This to me is a truly terrific moment, both in the context of the film and the Disney Heroine lineage. It’s great that this moment of true love is not between a prince and (prospective) princess, but between two sisters. And what’s even better is the fact that, rather than the protagonist being the recipient of such an act (a kiss to wake them, etc), Anna is the one performing the act of true love, by giving herself up to save her sister. It’s a single moment that becomes incredibly empowering, both by being a moment of active heroism for the heroine and for moving the focus from gaining the love of a man to retaining the love of a sister. Suffice it to say, I loved it.While plenty of time (and two songs) is spent of the subject of Anna and her beaus, in the end this is a story about the love between sisters, and how one saves the other with her love. Neither Kristoff nor Hans has to save either of the sisters in the end (indeed, Hans is a threat to both of them), and in the finale Anna dances with Elsa, not Kristoff. And the most powerful songs in the film are about Elsa’s struggle with her power, and duets contrasting Elsa’s fear with Anna’s hope for the best. The focus is on the girls, both of whom are, in different ways, culminations of the last twenty years’ worth of Disney Heroines. Elsa embodies the sort of struggle with identity and royal responsibility seen in characters like Mulan and Jasmine (expressed perfectly in the awesome “Let It Go”), while Anna has the sort of adventurous excitement of Rapunzel or Ariel. Both are great characters, who may want to be beautiful or get the guy but more than anything just want to have fun together as sisters, and to be themselves.

The more I think about Frozen, the more I think (and hope) that Anna and Elsa become the new standard on which all future Disney Heroines are based. After crafting such developed, balanced and real woman such as these two, any move back towards the likes of Sleeping Beauty would be a huge disappointment. But regardless of what happens next, we can at least be thankful (see what I did there?) for Frozen, which has already taken its place as one of my favorite Disney musicals, and one of my favorite movies of 2013.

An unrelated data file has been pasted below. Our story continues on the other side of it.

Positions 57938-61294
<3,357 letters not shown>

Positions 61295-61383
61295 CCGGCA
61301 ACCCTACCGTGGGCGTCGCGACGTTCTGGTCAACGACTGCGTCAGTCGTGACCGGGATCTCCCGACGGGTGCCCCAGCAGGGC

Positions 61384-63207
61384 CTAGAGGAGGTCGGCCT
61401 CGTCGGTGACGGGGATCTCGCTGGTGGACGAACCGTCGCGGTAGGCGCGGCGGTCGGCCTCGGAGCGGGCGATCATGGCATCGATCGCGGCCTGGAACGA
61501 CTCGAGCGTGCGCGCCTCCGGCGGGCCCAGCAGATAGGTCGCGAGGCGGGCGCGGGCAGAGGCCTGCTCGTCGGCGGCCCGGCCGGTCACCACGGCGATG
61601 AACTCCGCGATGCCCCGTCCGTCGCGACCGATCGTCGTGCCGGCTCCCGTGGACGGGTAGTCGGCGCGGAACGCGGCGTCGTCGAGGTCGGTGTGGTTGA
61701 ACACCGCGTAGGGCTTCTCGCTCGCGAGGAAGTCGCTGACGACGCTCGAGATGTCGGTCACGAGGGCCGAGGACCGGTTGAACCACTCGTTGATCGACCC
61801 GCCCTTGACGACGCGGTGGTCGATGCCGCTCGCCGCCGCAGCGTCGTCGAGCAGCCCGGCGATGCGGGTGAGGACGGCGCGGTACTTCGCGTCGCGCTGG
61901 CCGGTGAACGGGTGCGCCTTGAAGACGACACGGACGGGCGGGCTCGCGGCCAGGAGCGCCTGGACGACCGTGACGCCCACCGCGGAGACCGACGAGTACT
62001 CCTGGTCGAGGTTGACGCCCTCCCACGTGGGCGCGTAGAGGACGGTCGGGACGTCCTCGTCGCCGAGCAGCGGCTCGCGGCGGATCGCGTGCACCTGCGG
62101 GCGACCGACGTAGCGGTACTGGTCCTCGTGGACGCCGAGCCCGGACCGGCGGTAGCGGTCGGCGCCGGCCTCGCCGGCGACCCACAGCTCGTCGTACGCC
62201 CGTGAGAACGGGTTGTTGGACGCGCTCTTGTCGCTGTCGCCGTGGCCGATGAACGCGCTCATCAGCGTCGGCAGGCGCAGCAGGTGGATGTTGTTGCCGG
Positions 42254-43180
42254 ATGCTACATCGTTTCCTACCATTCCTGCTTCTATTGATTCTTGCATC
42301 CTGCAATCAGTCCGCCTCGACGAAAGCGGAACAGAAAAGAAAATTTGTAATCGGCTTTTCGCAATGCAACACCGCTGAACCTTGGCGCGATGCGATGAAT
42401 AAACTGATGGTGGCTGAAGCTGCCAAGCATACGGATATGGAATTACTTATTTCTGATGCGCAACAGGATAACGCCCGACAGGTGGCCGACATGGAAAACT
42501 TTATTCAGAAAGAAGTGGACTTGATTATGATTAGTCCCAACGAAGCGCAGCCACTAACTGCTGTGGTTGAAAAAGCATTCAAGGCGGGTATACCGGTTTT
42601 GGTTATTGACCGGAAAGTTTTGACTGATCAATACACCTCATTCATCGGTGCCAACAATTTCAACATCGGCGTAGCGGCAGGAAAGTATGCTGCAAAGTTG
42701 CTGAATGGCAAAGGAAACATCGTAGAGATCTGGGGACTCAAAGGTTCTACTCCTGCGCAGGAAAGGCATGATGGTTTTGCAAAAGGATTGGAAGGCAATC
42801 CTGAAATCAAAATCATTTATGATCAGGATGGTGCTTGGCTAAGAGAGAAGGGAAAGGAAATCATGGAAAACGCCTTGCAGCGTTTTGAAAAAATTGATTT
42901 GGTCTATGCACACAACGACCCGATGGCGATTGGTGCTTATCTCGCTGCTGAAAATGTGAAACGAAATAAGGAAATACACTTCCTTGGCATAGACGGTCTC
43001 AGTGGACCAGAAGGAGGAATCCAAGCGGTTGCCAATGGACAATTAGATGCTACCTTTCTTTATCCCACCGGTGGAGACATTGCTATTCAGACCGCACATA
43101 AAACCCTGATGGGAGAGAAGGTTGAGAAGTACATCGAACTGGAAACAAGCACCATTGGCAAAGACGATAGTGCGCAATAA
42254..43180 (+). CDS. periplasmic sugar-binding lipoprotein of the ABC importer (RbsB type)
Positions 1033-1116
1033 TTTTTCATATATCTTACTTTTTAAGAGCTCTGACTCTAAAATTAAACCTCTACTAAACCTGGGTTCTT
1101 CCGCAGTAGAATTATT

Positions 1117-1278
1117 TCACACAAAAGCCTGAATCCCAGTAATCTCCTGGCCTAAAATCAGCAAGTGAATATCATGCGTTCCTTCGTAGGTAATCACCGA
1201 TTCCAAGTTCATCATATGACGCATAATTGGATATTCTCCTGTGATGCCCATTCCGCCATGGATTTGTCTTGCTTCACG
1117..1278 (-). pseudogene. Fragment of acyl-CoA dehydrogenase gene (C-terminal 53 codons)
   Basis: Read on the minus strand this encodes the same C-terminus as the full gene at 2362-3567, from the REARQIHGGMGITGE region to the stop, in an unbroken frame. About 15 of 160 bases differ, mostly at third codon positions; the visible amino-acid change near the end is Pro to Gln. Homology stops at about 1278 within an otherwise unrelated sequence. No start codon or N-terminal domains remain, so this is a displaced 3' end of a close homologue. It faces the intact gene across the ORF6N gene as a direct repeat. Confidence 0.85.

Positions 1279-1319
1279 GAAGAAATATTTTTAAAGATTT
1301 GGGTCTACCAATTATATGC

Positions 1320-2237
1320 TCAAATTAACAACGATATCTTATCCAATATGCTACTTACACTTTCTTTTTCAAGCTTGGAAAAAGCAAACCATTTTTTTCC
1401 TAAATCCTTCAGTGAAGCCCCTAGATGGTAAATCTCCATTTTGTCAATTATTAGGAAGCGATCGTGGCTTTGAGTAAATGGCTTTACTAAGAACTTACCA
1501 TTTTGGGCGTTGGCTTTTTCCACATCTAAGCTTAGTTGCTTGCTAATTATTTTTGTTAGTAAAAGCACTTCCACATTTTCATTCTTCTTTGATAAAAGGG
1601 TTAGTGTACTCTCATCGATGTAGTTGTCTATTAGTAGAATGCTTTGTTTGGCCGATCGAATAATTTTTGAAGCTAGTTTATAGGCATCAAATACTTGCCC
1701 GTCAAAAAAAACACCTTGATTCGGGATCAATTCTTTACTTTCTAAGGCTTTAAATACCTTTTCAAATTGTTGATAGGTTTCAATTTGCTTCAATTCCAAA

3 Comments on “Reconstruction Through Deconstruction: Frozen and the New Disney Princess”

  1. shiran says:

    Happy you liked the movie, despite the distractions!

    Great analysis. I loved that the focus was on the love between two sisters than a run-of-the-mill romantic story. It’s not the first Disney movie to place importance on family (Mulan, hello) but it is the only one I can think of where the love interest is practically irrelevant. That leads to my one small complaint of the movie though, which is that a lot of time was spent developing Anna’s relationship with Kristoff when it was ultimately a subplot. It’s not that that part of the story dragged, but I’d have rather spend more time with Elsa as she learns to actually enjoy her powers for the first time. She’s the first heroine I can think of with absolutely no love interest whatsoever*, and seeing her accept and learn to love herself without romantic support is far and away the most refreshing part of the movie. I’d have gladly watched an hour of that alone.